Esther Cepeda: The downside of bilingualism
CHICAGO -- Activist and educator Matthew Lynch recently asked if language barriers are the “new segregation.” He challenged readers of an Education Week blog to consider if it is “fair to separate our student populations based on their native language.”
He continued, “Just as the ruling of Brown v. The Board of Education found that ‘separate is … unequal’ when it comes to skin color—is the same true of language preferences?”
Yes, separate classrooms for speakers of native languages other than English are egregiously unequal and not fair.
Lynch was referring to a contentious case in Elgin, Ill., where the school district—40 percent Hispanic—runs a gifted program in which only 2 percent of the students are Hispanic. The district has a separate gifted program for Hispanic students learning English as a second language.
This is in line with the mindset of countless educators who believe, incorrectly, that children who are not native English-speakers need the special accommodation of being immersed in their native language in order to learn.
Vanderbilt University professor Donna Ford said, “Even unintentional discrimination closes the door for gifted minority students. Even if you don’t mean to discriminate, that is not an excuse to keep doing business as usual.”
But herding students learning English into classes that are taught exclusively in their native language is business as usual in many school districts. In fact, many defenders of Hispanic culture believe it is the only way to educate kids who are not native English-speakers.
Separate classes, separate teachers and sometimes separate curriculums—often lower-level than those of the native English-speakers in a given grade—are common in typical “bilingual” programs.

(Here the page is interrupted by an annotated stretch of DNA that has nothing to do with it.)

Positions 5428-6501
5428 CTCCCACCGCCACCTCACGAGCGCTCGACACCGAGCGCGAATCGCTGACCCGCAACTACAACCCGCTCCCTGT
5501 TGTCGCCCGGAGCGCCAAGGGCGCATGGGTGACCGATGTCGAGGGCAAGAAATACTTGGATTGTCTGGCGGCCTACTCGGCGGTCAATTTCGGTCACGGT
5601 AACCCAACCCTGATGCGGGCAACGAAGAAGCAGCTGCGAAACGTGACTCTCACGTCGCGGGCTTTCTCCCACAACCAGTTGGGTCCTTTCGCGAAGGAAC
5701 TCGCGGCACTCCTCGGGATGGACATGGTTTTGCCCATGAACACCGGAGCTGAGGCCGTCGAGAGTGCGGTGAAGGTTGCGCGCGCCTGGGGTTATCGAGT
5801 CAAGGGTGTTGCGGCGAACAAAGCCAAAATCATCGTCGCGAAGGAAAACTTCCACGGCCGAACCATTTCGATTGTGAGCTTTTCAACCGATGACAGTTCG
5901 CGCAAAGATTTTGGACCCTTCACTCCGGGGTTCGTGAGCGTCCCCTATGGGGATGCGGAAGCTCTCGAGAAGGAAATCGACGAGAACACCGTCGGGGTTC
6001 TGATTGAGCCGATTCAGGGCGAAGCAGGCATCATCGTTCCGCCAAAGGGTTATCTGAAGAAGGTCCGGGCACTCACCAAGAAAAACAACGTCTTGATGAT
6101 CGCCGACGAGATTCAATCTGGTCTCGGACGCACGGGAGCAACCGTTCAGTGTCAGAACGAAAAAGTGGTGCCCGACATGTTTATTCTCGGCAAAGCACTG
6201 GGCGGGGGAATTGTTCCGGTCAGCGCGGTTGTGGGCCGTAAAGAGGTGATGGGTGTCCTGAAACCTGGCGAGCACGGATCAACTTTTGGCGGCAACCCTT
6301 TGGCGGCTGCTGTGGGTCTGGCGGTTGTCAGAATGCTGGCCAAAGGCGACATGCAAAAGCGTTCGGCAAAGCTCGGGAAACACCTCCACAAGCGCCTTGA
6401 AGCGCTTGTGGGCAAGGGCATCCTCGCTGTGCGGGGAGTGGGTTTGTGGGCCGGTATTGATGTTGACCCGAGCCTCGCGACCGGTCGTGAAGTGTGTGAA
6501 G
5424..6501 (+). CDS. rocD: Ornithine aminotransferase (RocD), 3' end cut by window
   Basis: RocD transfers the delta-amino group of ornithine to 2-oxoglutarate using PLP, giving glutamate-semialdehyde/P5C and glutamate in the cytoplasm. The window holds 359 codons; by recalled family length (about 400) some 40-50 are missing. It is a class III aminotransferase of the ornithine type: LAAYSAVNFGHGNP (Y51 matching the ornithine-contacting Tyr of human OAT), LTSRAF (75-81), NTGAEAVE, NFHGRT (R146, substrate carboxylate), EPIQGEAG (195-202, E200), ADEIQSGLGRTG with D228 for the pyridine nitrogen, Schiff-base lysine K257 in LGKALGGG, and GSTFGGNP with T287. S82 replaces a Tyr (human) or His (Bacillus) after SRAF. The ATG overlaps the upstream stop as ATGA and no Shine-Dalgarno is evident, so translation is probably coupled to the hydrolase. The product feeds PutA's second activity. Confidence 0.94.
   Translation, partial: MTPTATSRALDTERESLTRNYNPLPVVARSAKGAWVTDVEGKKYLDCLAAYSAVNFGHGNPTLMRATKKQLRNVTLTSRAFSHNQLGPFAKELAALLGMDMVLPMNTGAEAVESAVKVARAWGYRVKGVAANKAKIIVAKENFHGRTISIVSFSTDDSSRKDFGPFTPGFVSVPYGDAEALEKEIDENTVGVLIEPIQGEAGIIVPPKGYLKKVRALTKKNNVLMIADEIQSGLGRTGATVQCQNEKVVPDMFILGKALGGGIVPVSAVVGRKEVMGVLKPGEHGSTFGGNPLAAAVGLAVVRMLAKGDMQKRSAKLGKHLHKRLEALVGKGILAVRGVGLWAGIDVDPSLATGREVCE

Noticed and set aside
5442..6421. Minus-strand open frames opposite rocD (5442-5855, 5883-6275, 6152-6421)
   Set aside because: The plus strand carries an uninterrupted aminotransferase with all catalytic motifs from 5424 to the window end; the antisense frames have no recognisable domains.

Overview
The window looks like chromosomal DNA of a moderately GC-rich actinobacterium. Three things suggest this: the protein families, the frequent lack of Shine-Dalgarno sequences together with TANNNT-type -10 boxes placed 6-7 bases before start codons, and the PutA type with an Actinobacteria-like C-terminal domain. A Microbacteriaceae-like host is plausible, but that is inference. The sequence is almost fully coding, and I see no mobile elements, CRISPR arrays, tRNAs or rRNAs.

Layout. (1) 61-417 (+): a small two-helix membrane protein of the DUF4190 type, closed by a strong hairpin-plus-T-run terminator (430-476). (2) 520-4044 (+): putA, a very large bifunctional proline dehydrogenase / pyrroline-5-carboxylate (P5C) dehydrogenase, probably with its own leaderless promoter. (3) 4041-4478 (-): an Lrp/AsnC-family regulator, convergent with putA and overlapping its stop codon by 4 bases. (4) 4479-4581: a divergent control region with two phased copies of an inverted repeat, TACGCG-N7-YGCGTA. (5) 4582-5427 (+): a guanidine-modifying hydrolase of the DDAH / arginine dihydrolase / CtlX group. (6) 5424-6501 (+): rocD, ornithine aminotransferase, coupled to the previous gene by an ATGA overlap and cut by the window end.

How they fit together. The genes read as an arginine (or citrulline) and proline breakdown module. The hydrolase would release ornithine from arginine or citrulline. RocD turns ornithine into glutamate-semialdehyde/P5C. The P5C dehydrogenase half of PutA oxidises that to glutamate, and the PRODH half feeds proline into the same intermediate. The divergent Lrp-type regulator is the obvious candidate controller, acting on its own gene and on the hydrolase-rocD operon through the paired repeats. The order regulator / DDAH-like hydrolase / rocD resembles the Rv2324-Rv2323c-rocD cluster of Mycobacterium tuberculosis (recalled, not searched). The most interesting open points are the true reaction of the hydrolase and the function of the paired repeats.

I was a bilingual teacher in Illinois, a state that requires most Spanish-speakers to get at least partial instruction in their native language. But Spanish-only tended to be the norm, and I often angered my peers for teaching in two languages instead of just in Spanish.
In the schools where I taught, the bilingual education program was a revolving door of under-qualified instructors on special temporary teaching certificates who often did not have undergraduate degrees in the subjects they taught.
This didn’t always matter. My students were in tracks where language was traditionally taught with elementary school-level worksheets and the upper-class Algebra 2 students were expected to work and test from the district’s 8th-grade math basics book.
Some Spanish-speaking students who were capable of performing well in mainstream classes were nevertheless put in bilingual programs or persuaded to join them—numbers had to be kept up to run the sheltered instruction classes, which get extra operating funds from state and federal governments.
Not so for Polish, Korean, Filipino and other English-language learners who came into the district. Their small numbers usually didn’t trigger opening a “self-contained” classroom catering to their native language. They were instead expected to sink or swim in mainstream classes, and almost invariably succeeded.
Kids are like that—except for special cases—they soak up new languages easily.
Unfortunately, the Los Angeles Unified School District seems to think its English-language learners are unadaptable. To boost their achievement, it plans to separate elementary school students who are not fluent in English from native English-speakers in all core classes.
Supporters of the move say the students’ track record of low achievement proves that their long-standing integration hasn’t worked. Opponents of the scheme cite research suggesting that students have a better shot at learning English if they are placed with English-speaking peers.
I agree, but with the caveat of excellent instruction.
The very best English-language acquisition programs are those featuring dual language instruction where kids are fully immersed in classrooms that alternate use of languages and are headed by highly skilled teachers. Students learn two languages quickly and deftly.
For example, in Alamo Heights, Texas, two middle-school students—one Anglo and one Hispanic—in the school district’s dual-language immersion program competed Saturday for the top title in their region’s first-ever Spanish spelling bee.
They didn’t get there due to luck or unusual ability. They were simply immersed in their target language and given appropriate supports and great teachers.
If all English learners had these three luxuries, we certainly wouldn’t accept segregating them into educational communities practically designed to keep them dependent on their native tongue.
Esther J. Cepeda is a columnist for the Washington Post Writers Group. Her email address is email@example.com. Follow her on Twitter, @estherjcepeda.